Nokia kiosks collect phones for recycling

In Malaysia, cell phone maker is installing touch-screen booths for recycling and customer care. Recovered materials include cobalt, nickel, copper, iron, aluminum, plastics, and gold.

Nokia has introduced automated kiosks across the central Klang Valley of Malaysia in a bid to encourage people to recycle their mobile phones.

In a recent study conducted by the mobile-phone maker, only 3 percent of respondents recycled their cell phones, and 50 percent were unaware that their devices could be reused.

Nokia is hoping to improve the statistics with the introduction of kiosks specially designed to ease the recycling process.

An Integrated Nokia Kiosk ZDNet Asia

"We've been at the forefront of driving environmental initiatives in the mobile industry for over a decade, and Nokia Malaysia is the first to launch this automated recycling machine within Nokia globally," Nellie Abdullah, Nokia Malaysia's environmental coordinator, said in an interview with ZDNet Asia.

The Integrated Nokia Kiosk (INK) is touted to be a first-of-its-kind kiosk that combines recycling and customer care services. As part of a six-month pilot program, the booths have been rolled out in four locations across central Klang Valley. Mobile users can drop off their old phones at the kiosks to be recycled, as well as leave their devices for servicing.

The process has been made easy for customers, who need only to follow the instructions on the touch-screen machine, dropping off their devices or accessories accordingly for recycling or servicing, Nokia executives said.

Customer and phone details are collected at the INK to ensure speedy processing and better security for devices deposited into the kiosk, according to the company. Previously, customers would just drop off their unwanted phones in regular recycling bins at selected Nokia stores and outlets.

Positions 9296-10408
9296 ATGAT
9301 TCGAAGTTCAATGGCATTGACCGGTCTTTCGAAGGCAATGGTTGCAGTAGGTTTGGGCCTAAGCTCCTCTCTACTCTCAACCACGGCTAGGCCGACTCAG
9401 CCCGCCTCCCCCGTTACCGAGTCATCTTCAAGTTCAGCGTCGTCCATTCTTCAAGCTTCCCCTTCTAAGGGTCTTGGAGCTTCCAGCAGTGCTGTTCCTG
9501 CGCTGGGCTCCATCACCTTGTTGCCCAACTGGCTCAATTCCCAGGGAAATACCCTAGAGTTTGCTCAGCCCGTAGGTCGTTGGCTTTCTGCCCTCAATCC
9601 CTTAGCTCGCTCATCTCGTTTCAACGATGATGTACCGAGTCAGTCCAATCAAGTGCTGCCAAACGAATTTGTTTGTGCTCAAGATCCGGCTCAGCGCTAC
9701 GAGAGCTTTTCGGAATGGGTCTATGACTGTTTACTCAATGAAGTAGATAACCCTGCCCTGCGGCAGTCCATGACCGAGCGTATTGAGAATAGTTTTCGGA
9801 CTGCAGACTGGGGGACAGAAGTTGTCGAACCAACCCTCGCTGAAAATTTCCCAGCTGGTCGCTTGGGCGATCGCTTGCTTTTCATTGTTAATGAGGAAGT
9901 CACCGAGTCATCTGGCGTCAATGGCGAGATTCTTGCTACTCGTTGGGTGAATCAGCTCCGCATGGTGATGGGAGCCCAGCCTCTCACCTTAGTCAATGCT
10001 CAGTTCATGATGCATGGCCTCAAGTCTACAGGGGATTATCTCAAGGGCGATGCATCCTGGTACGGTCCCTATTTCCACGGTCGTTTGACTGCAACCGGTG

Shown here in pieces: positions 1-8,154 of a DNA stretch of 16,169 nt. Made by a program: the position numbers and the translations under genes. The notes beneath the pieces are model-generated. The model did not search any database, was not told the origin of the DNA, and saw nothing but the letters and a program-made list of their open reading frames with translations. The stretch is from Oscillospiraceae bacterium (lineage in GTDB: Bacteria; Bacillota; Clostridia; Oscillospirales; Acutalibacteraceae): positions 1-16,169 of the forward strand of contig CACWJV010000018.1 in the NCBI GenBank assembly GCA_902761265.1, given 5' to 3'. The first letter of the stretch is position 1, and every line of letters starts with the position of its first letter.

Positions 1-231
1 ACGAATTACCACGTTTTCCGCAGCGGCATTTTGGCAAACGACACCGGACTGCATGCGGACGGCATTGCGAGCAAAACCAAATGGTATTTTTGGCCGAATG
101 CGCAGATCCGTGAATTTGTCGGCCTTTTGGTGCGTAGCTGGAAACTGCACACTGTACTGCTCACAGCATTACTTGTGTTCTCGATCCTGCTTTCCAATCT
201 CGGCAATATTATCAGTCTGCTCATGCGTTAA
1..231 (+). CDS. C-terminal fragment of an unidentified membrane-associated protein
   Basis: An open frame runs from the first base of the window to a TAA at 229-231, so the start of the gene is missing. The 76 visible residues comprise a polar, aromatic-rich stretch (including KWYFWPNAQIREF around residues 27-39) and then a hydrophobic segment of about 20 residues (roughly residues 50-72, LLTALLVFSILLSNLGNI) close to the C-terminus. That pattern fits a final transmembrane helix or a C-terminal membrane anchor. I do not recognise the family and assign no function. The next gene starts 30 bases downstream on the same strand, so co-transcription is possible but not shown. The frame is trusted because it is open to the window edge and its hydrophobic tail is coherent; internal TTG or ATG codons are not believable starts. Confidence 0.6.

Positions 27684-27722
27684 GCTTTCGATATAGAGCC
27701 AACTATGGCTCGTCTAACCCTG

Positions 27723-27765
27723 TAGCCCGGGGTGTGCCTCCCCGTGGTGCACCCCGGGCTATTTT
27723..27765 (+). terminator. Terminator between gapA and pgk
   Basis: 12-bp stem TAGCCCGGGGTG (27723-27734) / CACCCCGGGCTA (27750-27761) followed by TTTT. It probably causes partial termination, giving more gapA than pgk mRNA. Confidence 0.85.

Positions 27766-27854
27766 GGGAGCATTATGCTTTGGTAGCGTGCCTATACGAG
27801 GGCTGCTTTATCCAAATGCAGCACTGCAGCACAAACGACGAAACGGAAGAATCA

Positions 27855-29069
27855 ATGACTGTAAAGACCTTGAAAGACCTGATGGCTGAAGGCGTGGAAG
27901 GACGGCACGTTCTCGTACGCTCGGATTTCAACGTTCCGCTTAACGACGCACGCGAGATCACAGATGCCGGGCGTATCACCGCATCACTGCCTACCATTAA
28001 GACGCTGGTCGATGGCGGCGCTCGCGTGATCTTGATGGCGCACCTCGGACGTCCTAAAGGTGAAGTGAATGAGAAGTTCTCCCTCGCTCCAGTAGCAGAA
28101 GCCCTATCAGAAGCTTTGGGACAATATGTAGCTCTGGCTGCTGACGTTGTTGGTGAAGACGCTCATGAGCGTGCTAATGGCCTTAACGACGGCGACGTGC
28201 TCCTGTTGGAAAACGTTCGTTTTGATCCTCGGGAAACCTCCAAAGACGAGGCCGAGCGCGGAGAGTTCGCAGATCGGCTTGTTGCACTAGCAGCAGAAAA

The Nokia study also determined that 44 percent of mobile users simply left their old devices unused at homes, while 4 percent of old devices were thrown into landfills. The survey polled some 6,500 people in 13 countries, including China, India, and Germany.

"The new kiosks are part of our commitment to environmental responsibility, and one way in which we believe we can make it easier for people to recycle their used and unwanted mobiles," Nellie said.

"The survey revealed that one of the main reasons why so few people recycle their mobile phones is because they simply don't know that it is possible to do so," she said. "In fact, up to 80 percent of any Nokia device is recyclable. Materials such as cobalt, nickel, copper, iron, aluminum, plastics, and even gold can be recovered. It can be reused to help make new products such as steel and other metal products, plastic cones, and in the case of precious metals like gold, into jewelry."

"If all of the 3 billion people globally (who own) mobiles brought back just one unused device, we could save 240,000 tons of raw materials and reduce greenhouse gases to the same effect as taking 4 million cars off the road," Nellie said. "By working together, small individual actions could add up to make a big difference."

As an added incentive for users to recycle their old mobile devices, Nokia will donate a tree for every phone recycled. This proposal is part of the existing NEWtrees Initiative, a collaboration between Nokia, Equinox Publishing, and WWF Indonesia, in which Nokia pledged to plant 100,000 trees in Sebangau National Park in Central Kalimantan, Indonesia. The aim is to help reduce the annual haze that affects the region, and contribute to protecting and preserving Sebangau.

Users who recycle their phones can monitor the growth of their trees, as Nokia will provide the coordinates of the tree planted and instructions on how to view the tree via Google Earth.

Lee Min Keong is a freelance IT writer for ZDNet Asia based in Malaysia.

 

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